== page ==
It is true this book has some racial insensitivity in it, but that's not what this book is about. The author isn't trying to see how many times he can throw out derogatory terms (if I recall correctly there only seemed to be 1 character that liked to use such words). The second half of the book isn't really about the "life of a slave" (work, work, try to escape, caught, whipped) type thing. Nor is it about "the shoe is on the other foot and lets see how you like it". It is much more political than that.
All in all
This book is a good listen and Its a good 10 hours of entertainment for 15 bucks.
Normally I like Heinlein, even though I would not call him a hardcore SciFi author. Normally he brings a lot of cultural nuance to his stories that make him unique, which I like. However, in this case, the "cultural references" amount to preachy neoconservatism which results in characters that are more caricature than anything else. The women in the story are either drunks, airheads or sex objects. The "hero" appears to be cut from the same cloth as the cigar-chomping army general of the Incredible Hulk, and the son is portrayed as a weak, worthless spoiled rich kid. The only interesting character was the "butler" which in this case Heinlein chose to make a stereotypical black servant complete with a snappy repertoire of "Yes boss!" Really? I could not even get through the third chapter of this sorry excuse of a story. Unfortunately the narrator just reinforces the already ridiculous stereotypes.
I bought this expecting a realistic account of a man transplanted into a wilderness and his struggle to survive. The book partly delivered that, but I could never get over the conservative values and extreme misogyny continuously trumpeted throughout the book. The hero is an arch man's man and placed in a conservative's wet dream where he must survive by his own strength and wits while commanding those around him with a stern hand. We have two liberal straw men on display in the form of the protaginist's son and wife, the former an atheist fop who eventually comes around to the idea of faith and the latter a social lush who cannot handle reality and craves only her own comfort. Only the main character Hugh has any good solutions to any problems, but he is such a detestable asshole about it, I could never support him. All of the women in this book are weak, emotional children, and entirely dependent on men for any real sort of task and serve only supporting roles. I imagine the likes of Rush Limbagh and Glen Beck would love this sort of tale and find its message entirely appropriate and relevant to today's audience. The only excuse I can give it is that it was written in the 1960's and probably reflected the morality of the times. In fact it has something of an "anti-racist" message. At least I think the book thinks it does. The main character claims not to judge men by their skin color, but then we still see a future ruled by dark skinned cannibals following the extinction of the northern hemisphere. But even if Hugh does not judge a man by his skin color he will judge a person by their gender and has little respect for concepts like equality or democracy or egalitarianism. I guess if you're a die hard conservative, you'll have fun stroking it while listening. For everyone else I can only recommend it as a curiosity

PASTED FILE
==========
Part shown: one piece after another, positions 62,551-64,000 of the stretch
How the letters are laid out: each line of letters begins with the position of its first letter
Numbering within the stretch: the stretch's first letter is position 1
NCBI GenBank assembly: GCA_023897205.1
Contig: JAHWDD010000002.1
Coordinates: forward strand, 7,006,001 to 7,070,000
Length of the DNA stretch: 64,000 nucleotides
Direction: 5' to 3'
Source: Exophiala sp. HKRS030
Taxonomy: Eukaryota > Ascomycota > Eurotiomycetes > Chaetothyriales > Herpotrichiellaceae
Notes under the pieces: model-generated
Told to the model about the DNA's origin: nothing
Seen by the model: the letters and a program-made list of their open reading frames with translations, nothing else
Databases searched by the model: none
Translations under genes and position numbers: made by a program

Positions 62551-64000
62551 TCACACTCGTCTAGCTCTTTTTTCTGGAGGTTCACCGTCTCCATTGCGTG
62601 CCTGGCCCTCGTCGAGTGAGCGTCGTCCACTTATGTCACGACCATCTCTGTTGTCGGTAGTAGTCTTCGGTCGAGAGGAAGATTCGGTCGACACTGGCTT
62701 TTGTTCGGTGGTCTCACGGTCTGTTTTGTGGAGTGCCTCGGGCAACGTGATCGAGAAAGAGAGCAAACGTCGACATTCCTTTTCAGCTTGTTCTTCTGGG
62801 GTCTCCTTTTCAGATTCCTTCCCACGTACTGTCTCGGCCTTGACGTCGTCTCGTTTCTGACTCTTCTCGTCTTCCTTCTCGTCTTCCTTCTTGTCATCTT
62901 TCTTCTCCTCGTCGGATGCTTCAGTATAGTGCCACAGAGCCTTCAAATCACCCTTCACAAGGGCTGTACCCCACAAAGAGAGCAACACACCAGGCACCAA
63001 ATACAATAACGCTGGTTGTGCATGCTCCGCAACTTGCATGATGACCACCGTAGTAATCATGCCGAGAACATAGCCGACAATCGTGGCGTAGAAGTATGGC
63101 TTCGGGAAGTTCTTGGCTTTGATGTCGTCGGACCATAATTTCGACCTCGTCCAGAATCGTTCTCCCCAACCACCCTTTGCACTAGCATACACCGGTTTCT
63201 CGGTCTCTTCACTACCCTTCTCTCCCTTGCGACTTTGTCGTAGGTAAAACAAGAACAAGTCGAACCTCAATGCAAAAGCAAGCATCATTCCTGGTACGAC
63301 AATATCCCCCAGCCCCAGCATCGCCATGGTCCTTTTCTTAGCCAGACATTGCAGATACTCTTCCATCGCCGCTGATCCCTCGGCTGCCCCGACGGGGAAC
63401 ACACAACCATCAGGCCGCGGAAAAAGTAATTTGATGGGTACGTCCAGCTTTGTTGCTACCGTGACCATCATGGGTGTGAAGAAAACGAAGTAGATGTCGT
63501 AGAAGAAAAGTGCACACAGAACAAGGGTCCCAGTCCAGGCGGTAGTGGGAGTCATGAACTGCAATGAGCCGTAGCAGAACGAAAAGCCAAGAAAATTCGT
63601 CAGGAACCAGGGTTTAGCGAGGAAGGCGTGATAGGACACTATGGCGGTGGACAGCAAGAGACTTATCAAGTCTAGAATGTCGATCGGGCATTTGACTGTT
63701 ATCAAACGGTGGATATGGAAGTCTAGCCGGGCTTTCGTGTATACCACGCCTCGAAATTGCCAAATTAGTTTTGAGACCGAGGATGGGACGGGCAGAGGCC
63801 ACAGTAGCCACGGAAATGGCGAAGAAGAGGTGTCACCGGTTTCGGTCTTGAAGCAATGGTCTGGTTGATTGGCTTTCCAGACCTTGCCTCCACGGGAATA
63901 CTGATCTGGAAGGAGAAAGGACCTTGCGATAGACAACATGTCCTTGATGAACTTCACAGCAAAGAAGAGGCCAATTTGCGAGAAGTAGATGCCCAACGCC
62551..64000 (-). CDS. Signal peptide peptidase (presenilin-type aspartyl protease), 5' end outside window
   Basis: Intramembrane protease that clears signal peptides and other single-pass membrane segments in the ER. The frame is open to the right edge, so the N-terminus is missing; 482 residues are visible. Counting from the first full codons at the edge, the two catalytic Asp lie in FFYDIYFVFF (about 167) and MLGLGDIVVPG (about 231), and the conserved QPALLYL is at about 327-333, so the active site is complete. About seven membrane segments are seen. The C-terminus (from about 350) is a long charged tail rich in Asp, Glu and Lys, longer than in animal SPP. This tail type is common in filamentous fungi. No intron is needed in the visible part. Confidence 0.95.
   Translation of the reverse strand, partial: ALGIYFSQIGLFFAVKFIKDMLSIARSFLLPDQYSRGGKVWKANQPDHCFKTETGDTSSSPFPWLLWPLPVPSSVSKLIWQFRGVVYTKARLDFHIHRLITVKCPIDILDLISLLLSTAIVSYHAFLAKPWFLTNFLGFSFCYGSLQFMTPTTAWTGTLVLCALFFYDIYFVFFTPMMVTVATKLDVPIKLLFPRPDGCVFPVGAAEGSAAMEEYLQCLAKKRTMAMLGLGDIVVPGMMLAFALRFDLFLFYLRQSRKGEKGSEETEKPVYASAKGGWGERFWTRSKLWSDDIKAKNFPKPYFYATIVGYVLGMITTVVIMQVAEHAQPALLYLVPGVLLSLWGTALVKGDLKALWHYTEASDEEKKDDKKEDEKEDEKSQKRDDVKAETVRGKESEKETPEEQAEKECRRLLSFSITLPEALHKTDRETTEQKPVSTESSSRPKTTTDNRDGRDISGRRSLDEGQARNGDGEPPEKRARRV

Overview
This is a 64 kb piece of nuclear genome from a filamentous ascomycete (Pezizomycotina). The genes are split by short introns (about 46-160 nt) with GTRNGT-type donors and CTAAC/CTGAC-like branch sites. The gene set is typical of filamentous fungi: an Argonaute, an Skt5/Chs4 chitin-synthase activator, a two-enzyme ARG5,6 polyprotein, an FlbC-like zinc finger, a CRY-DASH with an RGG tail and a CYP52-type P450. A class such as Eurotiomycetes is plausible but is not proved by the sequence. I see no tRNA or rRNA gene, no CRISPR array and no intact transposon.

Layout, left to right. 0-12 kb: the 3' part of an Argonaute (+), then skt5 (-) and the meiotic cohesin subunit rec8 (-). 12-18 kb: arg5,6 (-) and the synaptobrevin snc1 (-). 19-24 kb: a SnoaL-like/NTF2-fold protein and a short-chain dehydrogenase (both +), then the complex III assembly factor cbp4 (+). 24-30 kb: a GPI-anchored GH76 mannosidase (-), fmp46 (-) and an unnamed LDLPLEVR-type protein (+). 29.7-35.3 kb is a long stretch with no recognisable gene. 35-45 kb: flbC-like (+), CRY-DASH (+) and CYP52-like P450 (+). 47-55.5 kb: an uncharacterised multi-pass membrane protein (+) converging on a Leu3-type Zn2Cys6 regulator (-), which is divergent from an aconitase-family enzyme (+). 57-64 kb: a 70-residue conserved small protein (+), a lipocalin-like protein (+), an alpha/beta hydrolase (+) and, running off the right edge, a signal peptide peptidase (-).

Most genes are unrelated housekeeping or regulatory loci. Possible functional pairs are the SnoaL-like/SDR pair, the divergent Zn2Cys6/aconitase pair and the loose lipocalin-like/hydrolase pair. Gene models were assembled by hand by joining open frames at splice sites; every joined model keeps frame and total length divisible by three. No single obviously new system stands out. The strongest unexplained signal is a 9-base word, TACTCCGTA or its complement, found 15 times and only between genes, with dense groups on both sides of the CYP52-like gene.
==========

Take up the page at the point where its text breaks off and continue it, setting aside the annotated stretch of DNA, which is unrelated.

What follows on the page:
I was told that, "unless you are a white, male, nudist, Heinlein will offend you". This book proves that point. Full of antiquated sentiment, unexplained science (more like masked magic), and way too many hands of Bridge, spending time listening to it felt like a waste.
I'm disheartened by all the bad reviews on the goodreads social network about this book because I absolutely loved it. I started the novel honestly expecting not to like it. I bought it for the Heinlein name and decided to give it a try. This book never has a "twist," but took me on a journey that I never guessed. It was an apocalyptic novel with time travel and parallel universes. I identified with Farnham, the hero of the novel, and his sweetheart-later wife. I didn't read this as a political satire like some of the other reviewers (understandable because that was probably how Heinlein intended it); I just read it like a novel. Maybe that's why I enjoyed it more? I did love how a white author from Mississippi chose to write about a future society that dark skinned humans are the ruling class and light skinned humans are slaves. I think it shows insights to Heinlein's soul.
I grew up reading Heinlein in the 70’s, was surprised to find one of his books that I hadn't read and thoroughly enjoyed him in the 21st century. Ignore any comments about racial language, its just not relevant to a book written in the 60's.
scary, disgusting, true
When Farnham and Barbara returned to their starting point just before the bombing.
Don't know but this was very well done. I listen to hear the separate characters and how well they stay in character and how well the reader maintains that throughout the book. Weiner delivered.
A film of brutal reality and insight into the human condition..twisting and turning through a maze of contradictions and paradox.
RAH is still the king of sci fi